Grocott & Ward, comps. Grocott’s Familiar Quotations, 6th ed. 189-?.


Above all Greek, above all Roman fame.
Pope.—To Augustus, Book II. Epi. I. Line 26.

Above any Greek or Roman name.
Dryden.—On Lord Hastings.

What rage for fame attends both great and small!
Better be d—d than be not nam’d at all!
Wolcot.—Ode IX. Ver. 2. A.D. 1784.

Fame is swiftest still when she goes laden
With news of mischief.—
Thus are we Fortune’s pastimes; one day live
Advanc’d to heaven by the people’s breath;
The next, hurl’d down into th’ abyss of death.
May.—The Old Couple, Act V.

He lives in fame that died in virtue’s cause.
Shakespeare.—Titus Andronicus, Act I. Scene 2. (Lucius.)

Death, courage, honour, makes thy soul to live,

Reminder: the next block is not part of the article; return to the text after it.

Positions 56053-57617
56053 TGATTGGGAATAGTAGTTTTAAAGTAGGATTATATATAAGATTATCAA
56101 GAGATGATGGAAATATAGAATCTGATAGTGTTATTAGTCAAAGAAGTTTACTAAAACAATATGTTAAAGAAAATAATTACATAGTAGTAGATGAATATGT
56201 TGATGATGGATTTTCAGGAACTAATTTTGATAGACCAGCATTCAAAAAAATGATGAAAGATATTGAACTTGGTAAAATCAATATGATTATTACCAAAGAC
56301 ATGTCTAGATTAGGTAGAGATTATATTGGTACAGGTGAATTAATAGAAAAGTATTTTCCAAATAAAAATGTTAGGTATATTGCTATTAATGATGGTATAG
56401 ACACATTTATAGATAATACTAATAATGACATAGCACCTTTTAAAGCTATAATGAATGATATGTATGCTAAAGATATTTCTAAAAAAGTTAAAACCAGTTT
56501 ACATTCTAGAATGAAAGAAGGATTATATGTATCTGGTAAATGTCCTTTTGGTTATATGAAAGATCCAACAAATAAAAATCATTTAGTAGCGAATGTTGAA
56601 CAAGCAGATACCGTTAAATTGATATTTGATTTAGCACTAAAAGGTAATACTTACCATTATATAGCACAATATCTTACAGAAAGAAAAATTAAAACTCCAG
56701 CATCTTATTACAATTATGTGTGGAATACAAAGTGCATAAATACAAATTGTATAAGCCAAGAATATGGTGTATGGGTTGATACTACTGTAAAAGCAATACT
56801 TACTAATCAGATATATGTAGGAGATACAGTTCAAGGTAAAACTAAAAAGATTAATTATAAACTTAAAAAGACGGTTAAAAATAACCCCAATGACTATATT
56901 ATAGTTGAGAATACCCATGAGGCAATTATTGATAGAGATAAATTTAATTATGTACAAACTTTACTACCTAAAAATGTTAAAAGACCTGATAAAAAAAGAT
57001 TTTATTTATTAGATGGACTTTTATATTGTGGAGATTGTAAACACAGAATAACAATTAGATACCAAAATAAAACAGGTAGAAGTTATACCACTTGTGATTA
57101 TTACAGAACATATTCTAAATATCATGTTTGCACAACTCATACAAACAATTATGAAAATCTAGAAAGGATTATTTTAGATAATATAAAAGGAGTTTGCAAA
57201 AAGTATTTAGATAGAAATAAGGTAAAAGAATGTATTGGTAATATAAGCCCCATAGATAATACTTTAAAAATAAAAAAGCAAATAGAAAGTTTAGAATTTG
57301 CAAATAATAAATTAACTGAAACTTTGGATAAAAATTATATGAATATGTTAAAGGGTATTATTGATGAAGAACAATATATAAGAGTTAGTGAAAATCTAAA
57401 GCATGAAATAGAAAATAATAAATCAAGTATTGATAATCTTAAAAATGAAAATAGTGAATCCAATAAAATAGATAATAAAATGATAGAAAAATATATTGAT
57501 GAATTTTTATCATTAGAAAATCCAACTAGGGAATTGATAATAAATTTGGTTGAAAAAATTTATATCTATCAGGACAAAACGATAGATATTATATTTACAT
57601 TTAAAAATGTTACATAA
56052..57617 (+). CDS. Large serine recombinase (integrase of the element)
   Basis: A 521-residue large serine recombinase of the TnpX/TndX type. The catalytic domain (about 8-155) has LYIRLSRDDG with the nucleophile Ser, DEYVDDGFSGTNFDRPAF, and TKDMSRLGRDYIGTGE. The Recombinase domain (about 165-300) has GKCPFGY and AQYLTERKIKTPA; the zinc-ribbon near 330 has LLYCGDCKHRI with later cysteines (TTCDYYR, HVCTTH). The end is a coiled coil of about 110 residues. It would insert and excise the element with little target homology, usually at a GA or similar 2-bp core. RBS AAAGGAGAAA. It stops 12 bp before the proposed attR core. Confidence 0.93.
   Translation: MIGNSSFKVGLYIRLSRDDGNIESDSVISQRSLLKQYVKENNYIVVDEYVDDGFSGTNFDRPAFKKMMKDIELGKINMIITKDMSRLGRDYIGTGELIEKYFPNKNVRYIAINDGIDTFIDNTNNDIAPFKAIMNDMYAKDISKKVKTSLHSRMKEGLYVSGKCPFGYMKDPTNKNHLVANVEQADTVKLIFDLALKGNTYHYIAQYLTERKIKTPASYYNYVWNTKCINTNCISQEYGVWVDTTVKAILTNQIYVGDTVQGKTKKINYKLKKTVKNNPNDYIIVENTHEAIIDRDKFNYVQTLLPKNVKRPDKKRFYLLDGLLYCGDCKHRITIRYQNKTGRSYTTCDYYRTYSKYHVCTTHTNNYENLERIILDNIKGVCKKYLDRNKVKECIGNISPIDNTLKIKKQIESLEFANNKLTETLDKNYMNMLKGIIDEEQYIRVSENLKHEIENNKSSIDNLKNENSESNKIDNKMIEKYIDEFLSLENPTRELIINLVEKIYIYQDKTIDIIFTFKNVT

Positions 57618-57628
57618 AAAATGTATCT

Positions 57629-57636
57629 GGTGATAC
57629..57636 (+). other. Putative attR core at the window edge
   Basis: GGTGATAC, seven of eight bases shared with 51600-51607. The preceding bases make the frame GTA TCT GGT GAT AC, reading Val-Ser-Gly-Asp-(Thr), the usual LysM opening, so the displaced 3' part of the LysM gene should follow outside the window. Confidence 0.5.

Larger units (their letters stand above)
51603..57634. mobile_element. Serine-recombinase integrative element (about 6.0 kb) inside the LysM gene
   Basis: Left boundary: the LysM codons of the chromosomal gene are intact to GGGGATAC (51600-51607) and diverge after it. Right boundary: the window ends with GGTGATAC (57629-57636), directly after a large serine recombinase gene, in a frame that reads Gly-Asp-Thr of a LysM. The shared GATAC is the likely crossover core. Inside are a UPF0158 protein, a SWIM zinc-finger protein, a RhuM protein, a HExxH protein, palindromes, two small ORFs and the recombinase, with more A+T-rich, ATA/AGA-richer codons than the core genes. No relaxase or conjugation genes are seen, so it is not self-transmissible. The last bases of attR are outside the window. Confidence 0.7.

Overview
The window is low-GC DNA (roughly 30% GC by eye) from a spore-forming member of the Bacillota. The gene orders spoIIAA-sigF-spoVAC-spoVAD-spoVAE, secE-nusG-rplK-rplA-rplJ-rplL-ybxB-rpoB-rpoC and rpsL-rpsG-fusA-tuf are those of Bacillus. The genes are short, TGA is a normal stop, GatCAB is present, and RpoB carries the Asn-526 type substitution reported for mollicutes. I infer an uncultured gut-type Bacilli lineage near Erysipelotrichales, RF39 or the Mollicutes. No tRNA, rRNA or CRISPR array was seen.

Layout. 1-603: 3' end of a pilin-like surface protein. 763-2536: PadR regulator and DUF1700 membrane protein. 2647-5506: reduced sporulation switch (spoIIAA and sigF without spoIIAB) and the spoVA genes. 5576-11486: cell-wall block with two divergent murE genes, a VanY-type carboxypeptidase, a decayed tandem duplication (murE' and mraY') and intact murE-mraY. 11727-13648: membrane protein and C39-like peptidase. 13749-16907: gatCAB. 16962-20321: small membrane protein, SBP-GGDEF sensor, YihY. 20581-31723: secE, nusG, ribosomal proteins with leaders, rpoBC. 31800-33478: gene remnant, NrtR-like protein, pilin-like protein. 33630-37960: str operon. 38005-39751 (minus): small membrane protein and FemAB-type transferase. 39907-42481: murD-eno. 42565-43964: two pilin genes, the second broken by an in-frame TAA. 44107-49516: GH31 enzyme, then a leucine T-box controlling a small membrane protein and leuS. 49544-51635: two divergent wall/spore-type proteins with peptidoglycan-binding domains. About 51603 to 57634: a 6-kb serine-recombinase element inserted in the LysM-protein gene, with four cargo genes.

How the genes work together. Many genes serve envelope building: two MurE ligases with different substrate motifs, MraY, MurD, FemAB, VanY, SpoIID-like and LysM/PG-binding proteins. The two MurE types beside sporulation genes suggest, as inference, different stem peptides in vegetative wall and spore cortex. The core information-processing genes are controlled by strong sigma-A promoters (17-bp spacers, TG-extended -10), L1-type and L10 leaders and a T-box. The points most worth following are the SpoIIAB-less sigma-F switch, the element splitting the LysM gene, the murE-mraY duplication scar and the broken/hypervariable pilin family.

Thy soul to live in heaven, thy name in tongues of men.
Henry Constable.—Sonnet to Sir Philip Sidney’s soul.

Nor fame I slight, nor for her favours call:
She comes unlook’d for, if she comes at all.
Pope.—Temple of Fame, Line 513.

There is who feels for fame,
And melts to goodness.
Pope.—Epilogue to Satires, Line 65, Dialogue II.

[A fine compliment; the expression shewing that fame was but his second passion.—Gilfillan, Editor of the British Poets.]

And yet, after all, what is posthumous fame? Altogether vanity.
Antoninus.—Riley’s Class. Dict. 552.

What is the end of fame? ’Tis but to fill
A certain portion of uncertain paper.
Byron.—Don Juan, Canto I. Stanza 218.